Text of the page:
Verizon has 600,000 more square miles of LTE coverage than AT&T and already offers backup power, disaster management services and reliability that public safety needs, he said. “AT&T messaging is more about what is to come versus what is happening today,” he said. “They have had an opportunity to compete for this market since inception, yet Verizon has a majority of the market share. We like to do versus talk.”

Maiorana gave FirstNet credit for raising the stakes for companies to step up and address the public-safety market and said the FirstNet brand is “powerful.” Moving into 2018, Verizon officials will remind public-safety customers that even though a state opted in, there is no mandate to sign up for AT&T service. Verizon is aggressively communicating its commitment and capabilities for public safety through one-on-one meetings and symposiums with its public-safety customers around the country.

“Verizon has never been more committed to supporting our nation’s first responders and investing in our capabilities to help our first responders do their jobs,” Maiorana said.

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On 12/24/17, a ham said:
It's amazing that only New Hampshire had the balls to stand up to those thugs at AT&T. They are truly putting their money where their mouth is. There is enough info out there that shows FirstNet is already outdated before a single site gets deployed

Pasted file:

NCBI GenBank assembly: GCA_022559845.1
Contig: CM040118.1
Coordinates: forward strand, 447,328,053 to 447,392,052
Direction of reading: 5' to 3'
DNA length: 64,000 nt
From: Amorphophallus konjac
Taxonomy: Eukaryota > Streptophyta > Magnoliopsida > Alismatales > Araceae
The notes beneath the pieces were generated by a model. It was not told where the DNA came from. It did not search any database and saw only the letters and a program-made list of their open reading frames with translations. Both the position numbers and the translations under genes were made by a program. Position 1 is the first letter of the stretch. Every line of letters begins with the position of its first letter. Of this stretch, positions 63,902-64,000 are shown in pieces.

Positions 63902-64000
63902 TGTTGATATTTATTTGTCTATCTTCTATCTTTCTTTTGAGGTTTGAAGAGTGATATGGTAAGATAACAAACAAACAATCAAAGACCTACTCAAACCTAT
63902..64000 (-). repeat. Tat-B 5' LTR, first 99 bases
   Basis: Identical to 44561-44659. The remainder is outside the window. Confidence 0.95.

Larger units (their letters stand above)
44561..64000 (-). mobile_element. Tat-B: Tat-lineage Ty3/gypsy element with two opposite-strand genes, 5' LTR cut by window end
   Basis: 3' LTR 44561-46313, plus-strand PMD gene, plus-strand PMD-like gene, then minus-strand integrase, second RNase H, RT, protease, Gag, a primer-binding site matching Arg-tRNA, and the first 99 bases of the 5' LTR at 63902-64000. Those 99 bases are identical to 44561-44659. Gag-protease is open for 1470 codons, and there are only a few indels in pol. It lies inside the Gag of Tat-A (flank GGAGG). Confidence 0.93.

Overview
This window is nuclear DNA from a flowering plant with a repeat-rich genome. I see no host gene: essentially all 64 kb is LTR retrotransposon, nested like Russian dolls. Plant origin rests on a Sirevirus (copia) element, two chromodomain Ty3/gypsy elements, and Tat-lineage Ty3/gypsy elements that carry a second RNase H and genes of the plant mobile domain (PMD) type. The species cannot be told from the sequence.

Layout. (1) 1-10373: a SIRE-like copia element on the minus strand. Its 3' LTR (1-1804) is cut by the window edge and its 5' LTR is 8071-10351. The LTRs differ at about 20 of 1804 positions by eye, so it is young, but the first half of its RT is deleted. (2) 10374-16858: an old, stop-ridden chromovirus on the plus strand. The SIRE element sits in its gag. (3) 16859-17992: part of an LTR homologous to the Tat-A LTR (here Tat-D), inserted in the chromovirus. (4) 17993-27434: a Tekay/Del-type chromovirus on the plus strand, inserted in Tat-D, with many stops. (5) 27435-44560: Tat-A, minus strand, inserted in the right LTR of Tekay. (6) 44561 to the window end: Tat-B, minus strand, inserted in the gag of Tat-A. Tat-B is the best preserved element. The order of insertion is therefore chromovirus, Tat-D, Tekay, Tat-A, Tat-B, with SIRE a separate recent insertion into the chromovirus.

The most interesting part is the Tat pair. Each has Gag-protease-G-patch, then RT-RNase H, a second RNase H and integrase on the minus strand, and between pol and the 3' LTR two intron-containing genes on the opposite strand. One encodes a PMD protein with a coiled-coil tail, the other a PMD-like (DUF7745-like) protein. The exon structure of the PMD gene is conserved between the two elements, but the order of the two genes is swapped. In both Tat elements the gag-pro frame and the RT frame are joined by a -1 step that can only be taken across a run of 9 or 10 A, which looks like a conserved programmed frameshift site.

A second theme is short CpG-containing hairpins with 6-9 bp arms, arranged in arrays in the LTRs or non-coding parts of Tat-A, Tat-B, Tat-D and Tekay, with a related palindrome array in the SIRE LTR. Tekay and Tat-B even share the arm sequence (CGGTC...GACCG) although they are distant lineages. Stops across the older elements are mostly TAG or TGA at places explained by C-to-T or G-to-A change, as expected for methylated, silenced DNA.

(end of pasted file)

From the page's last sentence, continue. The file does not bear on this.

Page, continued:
That said I had to truly laugh out loud when I read a Verizon guy calling for competition. Apparently that only applies when their competition is another monopoly.

Totally ridiculous and I wouldn't trust either one. We'll all see who's right when it finally comes online.

On 12/23/17, Kevin Kerr said:
I really think AT&T has bitten the big one. When mother nature strikes her wrath of destruction, ALL carriers will feel her wrath. Look at Texas on the last Tropical storm...who had any CELL coverage...nobody.
It might be an advantage for AT&T and Verizon to get along in the sand box. Someday they might NEED each other's help to make things work for the REAL users of both systems and leave the state political hash to the states.

On 12/22/17, Jeff Lehman said:
Competition is almost always better. The U.S. is a huge country with vast swaths of sparsely populated wildland areas. If I were a jurisdiction in one of those areas I would be very leery of a single entity providing my service without any threat of competition or any redundant options.

Better to decide on standards and a robust system of pre-emption than spend a bunch of money on a single provider.

On 12/21/17, Troy said:
I can say from my perpective of visiting many of both Verizon and AT&T tower sites, Verizon by far has the most hardened tower sites. More choices and the free market are always best for users in the long run.

On 12/20/17, Bob said:
Sounds like the children are still fighting in the school yard.
Drop the gloves and give the USA a secure, safe system.